We’re coming off our February 2021 cookbook club book (The Rise: Black Cooks and the Soul of American Food by Marcus Samuelsson) and rolling into our March book (Indian-ish by Priya Krishna), so we had collard greens in the fridge and one of our favorite Indian dishes, Saag Paneer (Saag = spinach, Paneer = a non-aged soft Indian cheese made from cow or buffalo milk) on our mind.
We’ve adapted the recipe in Indian-ish for Spinach and Feta Cooked Like Saag Paneer to work with collard greens. We also made some other adjustments based on what we had in our pantry (and our desire not to have to figure out what to do with a half a lime). One thing we’ve learned about Indian cooking is that it’s pretty forgiving as long as you get a few basics right.
The hard thing is deciding what to call it. We’re going with “Saag Paneer-ish” in honor of the cookbook.
In this recipe, everything is cooked and then blended until mostly smooth so don’t worry about chopping everything up nice and pretty. Also, don’t get hung up on the size of your onion or shallot, garlic cloves or ginger—a little more or a little less won’t matter at all.
As to which cheese to use, if you can find paneer, use that. If you can’t, feta and halloumi work great, too. We are thinking mozarella could also work if that’s what you can find/have in your fridge.
Also, it’s worth finding asafetida to make the tadka, but it will be fine without it. One important note: asafetida is meant to be cooked, so don’t get tempted to shake it on as is.
What’s a tadka?
Tadka/tarka = tempering. In Indian (and Bangladeshi, Nepali, Pakistani and Sri Lankan cooking), whole (and sometimes ground) spices are tempered—cooked in oil or ghee—to release their oils and flavor. The resulting goodness is poured over cooked dishes, like Saag Paneer and Dal.
We recommend using a tadka pan or something similar as using a larger pan (especially one with straight sides) means more ends up left in the pan than poured out.
2 lbs collard greens, stems removed and chopped into 2-3" pieces —OR— 1 lb baby spinach (10-12 cups)*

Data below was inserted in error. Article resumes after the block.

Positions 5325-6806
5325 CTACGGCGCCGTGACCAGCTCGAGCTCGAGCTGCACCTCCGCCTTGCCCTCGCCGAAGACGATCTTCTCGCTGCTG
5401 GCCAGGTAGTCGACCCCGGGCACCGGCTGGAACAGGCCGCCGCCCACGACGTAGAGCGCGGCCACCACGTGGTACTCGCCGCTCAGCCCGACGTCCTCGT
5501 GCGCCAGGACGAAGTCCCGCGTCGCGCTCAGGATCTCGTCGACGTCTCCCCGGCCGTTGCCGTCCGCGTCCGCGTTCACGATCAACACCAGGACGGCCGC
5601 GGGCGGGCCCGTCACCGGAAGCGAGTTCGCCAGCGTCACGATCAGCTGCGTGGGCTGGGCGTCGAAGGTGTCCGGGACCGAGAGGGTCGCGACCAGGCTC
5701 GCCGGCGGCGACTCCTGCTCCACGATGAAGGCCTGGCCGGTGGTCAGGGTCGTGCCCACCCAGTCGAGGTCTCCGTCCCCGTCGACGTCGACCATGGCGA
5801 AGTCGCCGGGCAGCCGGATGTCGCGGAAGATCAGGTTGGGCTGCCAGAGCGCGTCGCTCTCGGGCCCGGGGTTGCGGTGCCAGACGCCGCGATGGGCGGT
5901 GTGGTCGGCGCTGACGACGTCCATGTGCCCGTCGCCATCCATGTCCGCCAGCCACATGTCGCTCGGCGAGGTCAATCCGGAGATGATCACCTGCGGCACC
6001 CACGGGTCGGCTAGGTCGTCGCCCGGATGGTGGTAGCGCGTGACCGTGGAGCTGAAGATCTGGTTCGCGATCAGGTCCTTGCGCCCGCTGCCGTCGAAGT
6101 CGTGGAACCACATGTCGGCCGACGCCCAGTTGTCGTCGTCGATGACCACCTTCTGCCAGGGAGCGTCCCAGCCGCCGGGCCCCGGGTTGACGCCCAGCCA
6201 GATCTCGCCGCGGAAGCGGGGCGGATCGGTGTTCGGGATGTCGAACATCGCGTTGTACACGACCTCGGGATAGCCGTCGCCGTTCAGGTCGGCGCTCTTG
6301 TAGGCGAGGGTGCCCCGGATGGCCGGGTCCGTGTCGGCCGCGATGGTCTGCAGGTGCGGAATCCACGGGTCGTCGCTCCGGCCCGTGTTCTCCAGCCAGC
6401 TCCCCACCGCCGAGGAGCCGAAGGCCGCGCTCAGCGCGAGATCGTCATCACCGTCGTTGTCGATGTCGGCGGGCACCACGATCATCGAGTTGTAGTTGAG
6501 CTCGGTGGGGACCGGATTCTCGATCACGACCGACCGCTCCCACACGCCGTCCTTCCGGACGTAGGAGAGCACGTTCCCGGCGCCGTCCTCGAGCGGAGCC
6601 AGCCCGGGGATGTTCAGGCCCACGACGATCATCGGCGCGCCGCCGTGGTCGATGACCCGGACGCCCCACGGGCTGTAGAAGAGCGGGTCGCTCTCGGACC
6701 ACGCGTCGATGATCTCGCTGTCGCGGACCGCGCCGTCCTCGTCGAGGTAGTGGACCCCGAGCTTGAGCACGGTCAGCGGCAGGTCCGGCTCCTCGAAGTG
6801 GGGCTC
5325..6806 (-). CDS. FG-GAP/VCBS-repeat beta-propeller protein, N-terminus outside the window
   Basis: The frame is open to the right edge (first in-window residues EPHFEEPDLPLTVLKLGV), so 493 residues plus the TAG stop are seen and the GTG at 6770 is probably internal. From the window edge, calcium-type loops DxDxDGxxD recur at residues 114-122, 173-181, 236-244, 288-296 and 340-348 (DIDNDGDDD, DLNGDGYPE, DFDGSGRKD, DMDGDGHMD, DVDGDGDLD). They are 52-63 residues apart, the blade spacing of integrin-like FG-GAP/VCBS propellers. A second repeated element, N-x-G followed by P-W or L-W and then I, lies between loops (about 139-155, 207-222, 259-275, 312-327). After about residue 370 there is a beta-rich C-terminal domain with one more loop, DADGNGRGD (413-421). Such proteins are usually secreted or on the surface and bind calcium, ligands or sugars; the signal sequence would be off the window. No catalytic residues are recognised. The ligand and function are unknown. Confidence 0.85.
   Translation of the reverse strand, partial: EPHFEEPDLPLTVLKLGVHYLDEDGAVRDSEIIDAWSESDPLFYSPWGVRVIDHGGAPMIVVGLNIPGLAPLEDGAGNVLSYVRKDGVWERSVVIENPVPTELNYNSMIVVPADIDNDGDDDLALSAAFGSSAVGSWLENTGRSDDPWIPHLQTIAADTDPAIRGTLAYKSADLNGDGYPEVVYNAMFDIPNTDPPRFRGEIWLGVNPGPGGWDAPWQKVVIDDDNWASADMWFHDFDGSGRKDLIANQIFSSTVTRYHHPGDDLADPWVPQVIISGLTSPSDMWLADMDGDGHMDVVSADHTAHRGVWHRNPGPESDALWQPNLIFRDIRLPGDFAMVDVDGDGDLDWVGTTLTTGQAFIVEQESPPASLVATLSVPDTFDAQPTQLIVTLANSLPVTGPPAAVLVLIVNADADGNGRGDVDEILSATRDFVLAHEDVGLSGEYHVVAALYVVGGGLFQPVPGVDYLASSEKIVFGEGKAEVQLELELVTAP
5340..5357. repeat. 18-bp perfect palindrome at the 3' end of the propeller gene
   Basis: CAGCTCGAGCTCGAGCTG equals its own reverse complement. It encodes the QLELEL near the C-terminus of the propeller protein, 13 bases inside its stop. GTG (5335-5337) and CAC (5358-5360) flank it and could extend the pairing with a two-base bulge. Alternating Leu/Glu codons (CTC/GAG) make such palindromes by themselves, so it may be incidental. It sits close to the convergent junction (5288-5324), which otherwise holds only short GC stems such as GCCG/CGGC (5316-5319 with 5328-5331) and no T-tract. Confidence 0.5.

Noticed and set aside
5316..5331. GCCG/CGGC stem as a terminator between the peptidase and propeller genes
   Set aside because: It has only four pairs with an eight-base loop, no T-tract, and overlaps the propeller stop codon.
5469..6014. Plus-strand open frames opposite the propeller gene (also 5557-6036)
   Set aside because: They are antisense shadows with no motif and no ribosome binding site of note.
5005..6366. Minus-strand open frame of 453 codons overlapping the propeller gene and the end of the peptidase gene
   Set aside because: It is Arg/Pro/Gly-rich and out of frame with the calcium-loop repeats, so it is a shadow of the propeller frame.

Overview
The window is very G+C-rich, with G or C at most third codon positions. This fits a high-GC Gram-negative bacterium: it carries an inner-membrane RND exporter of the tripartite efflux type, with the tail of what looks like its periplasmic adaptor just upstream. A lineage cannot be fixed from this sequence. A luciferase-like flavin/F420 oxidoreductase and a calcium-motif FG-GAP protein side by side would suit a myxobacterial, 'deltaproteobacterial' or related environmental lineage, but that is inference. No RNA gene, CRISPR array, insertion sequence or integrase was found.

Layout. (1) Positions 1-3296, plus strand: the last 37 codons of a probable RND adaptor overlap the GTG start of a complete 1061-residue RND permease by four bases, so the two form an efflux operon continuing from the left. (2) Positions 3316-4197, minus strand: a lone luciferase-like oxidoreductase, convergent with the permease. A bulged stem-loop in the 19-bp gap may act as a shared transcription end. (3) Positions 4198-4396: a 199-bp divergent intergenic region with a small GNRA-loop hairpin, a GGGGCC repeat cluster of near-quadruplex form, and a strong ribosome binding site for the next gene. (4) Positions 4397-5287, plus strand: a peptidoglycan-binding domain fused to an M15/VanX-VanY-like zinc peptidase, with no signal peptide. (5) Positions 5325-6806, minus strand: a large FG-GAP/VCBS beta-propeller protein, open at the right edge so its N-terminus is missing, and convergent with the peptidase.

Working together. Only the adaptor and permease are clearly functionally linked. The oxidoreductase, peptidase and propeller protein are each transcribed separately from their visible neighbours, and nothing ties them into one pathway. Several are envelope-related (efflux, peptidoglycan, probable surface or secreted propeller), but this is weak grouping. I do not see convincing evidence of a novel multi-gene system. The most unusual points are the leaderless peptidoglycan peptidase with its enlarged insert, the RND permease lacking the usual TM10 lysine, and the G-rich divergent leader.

1 large shallot or 1 small yellow or white onion, roughly chopped
1-2 garlic cloves, minced
1-2 inch piece ginger, peeled and roughly chopped
Juice of 1 small lime
1 small serrano chili, seeds removed, roughly chopped (optional)**
6-8 oz paneer, feta or halloumi cheese, cut into 1/2" cubes
1/2 C full fat yogurt or heavy cream or water (optional)
2 TBSP coriander seeds
2 green cardamom pods or 1/4 tsp ground cardamom
1/2 tsp sea salt
1/4 C ghee or olive oil
1 tsp cumin seeds
1/4 tsp asafetida (optional)
1/4 tsp red chili powder (we like Kashmiri chili powder since it’s not hot)
2 TBSP ghee or olive oil
3-4 C cooked basmati rice —OR— 4 pieces of naan or roti
In a large Dutch oven over medium heat, warm 1/4 C ghee or olive oil. Once ghee is melted (or oil is shimmering), add the coriander seeds and cardamom and cook, stirring, for about 2 minutes, until the seeds start to brown.
Add the onion or shallot and cook, stirring often, until translucent, about 5 minutes.
Stir in the ginger and garlic, and cook, stirring often, for 1 minutes.
If using collard greens, add 1/2 C water and cook until tender, about 10 minutes.
If using spinach, cook until just wilted, 3-5 minutes.
Remove pan from heat and stir in lime juice, chopped green chili and salt. Let cool for 5-10 minutes.
Add mixture to blender and blend into a chunky paste. (We used an immersion blender in the pan. It worked, but it was a little messy).
Pour mixture back into pan. Stir in 1/2 C yogurt or heavy cream or water, then fold in the cheese (feta tends to break apart easily, so if using, stir gently).
In a small pan or tadka, warm 2 TBSP ghee or olive oil for 1 minute over medium-high heat.
Add the cumin seeds and cook for 30 seconds to 1 minute, removing pan from heat as soon as they start to sizzle and brown. (Be careful here—they will go from perfect to burnt in seconds.)
Stir in asafetida and chili powder.
Transfer Saag Paneer-ish into a serving bowl.
Pour tadka over Saag Paneer-ish and serve with naan, roti, or basmati rice.